I don’t know about you, but I’m the sedentary type. Here it is Labor Day, and I have spent most of the day at the computer, because that’s what I wanted to do with a day off.
Being the sedentary type is one of the reasons I fit in very well both at school and at church. I liked sitting quietly and reading. I liked going to quiet places and contemplating. But I have realized as I’ve gotten older that often we in the church tend to mistake people who like being quiet and sedentary for people who are more spiritual. The wigglers, the active ones, the loud, the lively, the social, the athletic – there is nothing in any of that which makes one inherently less faithful. But often, in my experience, it was the quiet, sedentary, and often academic activities that were equated with the spiritual, and those who did best in these pursuits were considered more Godly.
I’m not saying that I haven’t been involved with youth programs that involved activities – games and skits and boisterousness. But I realized upon reflection that these active activities seemed to me to be the Things To Keep Us Engaged while the quiet devotionals and prayers were the Things That Were Really Spiritual. At least it seemed that way to me.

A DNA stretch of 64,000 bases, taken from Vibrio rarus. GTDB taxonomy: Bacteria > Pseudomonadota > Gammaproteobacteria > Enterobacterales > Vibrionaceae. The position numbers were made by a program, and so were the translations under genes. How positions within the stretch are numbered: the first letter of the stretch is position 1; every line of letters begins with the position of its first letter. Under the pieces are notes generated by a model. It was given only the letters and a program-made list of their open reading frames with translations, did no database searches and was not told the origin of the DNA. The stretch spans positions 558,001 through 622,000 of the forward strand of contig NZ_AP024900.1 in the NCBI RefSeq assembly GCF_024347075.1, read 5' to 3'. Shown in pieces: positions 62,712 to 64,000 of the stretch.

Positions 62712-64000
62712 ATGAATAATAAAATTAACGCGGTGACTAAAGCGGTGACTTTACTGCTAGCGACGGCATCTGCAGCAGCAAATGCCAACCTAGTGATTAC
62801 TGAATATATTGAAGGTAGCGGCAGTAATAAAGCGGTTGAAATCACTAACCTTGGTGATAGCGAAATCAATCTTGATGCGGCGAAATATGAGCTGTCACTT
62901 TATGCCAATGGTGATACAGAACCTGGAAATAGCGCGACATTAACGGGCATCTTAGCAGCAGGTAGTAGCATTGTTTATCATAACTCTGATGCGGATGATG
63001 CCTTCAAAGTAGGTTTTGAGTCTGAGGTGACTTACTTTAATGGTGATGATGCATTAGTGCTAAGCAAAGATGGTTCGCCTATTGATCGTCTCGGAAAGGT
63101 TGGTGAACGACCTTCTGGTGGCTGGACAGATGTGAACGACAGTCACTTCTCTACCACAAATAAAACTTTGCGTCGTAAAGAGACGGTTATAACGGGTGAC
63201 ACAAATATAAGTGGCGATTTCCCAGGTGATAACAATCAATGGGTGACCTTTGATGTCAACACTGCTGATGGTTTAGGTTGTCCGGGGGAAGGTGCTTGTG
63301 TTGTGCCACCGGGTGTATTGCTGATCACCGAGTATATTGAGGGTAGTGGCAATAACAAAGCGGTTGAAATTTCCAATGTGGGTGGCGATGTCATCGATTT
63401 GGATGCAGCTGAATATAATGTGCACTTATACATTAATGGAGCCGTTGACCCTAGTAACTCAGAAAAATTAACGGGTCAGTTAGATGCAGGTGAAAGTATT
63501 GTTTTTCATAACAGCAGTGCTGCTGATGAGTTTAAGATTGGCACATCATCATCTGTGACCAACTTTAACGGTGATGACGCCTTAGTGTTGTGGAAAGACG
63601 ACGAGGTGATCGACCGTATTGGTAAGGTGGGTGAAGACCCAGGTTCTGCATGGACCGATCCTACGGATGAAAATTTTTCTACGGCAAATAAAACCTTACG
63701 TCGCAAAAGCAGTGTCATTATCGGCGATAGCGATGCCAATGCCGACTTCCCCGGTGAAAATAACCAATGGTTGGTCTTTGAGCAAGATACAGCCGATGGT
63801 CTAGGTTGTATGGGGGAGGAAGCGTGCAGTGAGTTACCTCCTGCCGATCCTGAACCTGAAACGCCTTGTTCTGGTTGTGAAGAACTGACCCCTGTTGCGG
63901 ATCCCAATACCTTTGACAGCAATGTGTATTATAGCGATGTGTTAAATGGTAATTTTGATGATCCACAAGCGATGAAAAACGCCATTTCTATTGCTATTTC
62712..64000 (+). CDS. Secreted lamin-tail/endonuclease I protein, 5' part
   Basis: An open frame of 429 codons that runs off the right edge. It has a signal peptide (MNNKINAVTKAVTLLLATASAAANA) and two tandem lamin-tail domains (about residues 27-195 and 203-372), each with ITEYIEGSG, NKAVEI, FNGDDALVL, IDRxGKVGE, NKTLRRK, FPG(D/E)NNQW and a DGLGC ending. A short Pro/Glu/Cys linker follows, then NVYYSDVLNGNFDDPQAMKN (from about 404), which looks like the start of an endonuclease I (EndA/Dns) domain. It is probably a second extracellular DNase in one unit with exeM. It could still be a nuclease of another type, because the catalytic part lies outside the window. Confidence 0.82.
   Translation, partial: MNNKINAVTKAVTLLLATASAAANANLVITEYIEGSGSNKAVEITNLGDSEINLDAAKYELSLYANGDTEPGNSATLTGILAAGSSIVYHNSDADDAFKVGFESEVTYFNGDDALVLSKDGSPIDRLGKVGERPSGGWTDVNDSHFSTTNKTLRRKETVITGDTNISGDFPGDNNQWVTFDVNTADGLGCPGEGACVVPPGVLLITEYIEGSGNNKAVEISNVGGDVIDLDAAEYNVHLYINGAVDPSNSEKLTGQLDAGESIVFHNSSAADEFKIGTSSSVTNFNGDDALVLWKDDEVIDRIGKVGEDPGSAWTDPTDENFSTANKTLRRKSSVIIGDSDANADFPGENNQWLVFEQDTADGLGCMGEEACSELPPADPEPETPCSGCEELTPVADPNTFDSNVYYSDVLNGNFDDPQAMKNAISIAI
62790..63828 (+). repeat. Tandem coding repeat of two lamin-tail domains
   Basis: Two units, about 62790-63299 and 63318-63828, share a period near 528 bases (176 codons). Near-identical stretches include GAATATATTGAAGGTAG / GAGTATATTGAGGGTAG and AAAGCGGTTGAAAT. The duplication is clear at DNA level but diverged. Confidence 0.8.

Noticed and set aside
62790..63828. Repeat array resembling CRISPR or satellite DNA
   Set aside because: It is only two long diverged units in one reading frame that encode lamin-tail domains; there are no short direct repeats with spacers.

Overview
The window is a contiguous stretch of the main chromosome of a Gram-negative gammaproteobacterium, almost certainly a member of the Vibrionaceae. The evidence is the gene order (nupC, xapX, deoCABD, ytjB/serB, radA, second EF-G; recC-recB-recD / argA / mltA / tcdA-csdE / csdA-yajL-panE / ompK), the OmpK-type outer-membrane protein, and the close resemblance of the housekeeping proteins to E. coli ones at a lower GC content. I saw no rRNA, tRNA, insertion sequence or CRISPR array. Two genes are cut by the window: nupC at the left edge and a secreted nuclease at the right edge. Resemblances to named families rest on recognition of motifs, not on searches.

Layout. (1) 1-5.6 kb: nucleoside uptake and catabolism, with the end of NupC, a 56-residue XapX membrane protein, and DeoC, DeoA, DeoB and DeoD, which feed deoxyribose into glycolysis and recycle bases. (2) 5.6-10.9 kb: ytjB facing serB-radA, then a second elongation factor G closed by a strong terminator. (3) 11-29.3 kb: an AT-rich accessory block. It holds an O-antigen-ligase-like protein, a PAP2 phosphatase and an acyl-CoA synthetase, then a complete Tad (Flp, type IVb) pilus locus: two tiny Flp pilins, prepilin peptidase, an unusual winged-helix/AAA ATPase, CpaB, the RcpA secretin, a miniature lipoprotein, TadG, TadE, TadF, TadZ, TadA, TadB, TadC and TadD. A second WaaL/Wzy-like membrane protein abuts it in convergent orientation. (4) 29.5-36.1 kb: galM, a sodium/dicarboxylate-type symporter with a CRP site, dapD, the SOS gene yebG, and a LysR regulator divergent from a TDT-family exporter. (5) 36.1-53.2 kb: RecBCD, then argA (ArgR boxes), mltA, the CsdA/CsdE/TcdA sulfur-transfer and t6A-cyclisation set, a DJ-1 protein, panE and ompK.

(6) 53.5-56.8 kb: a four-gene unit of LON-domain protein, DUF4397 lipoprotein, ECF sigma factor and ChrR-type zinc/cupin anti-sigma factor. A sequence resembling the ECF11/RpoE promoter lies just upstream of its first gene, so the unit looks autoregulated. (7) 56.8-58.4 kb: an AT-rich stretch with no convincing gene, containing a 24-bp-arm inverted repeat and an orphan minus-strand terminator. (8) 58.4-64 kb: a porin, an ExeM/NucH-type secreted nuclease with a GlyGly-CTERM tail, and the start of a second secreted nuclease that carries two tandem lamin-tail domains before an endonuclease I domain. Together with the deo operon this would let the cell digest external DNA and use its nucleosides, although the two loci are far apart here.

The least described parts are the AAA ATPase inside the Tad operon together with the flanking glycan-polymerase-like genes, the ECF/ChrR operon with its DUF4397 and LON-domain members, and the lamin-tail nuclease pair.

Now, perhaps I am wrong. But I’m wondering what would happen if we took some time to really analyze this in the youth programs we offer (and adult programs as well, for that matter). How much time is spent in action, in interaction, in reflection? How much is loud, and how much is quiet? How is each part of our program introduced: as the fun part, for example, or as the time to get serious?
And what is our own perception as program leaders of what’s going on? As we plan, are we telling ourselves that certain parts are fluff or filler, and certain parts are what we’re really about? Do we honor some parts of our programs more highly than others? And if so, why?
Because what I do not want is to have youth (and adults) receive the message that only certain types of activities – and by extension the certain types of people who enjoy them – are the spiritual types. God has created all things good, and faithfulness comes in many different forms. Our communities of faith need to be places that accommodate all kinds of faithfulness, and all the faithful people who serve God in the way that suits them best.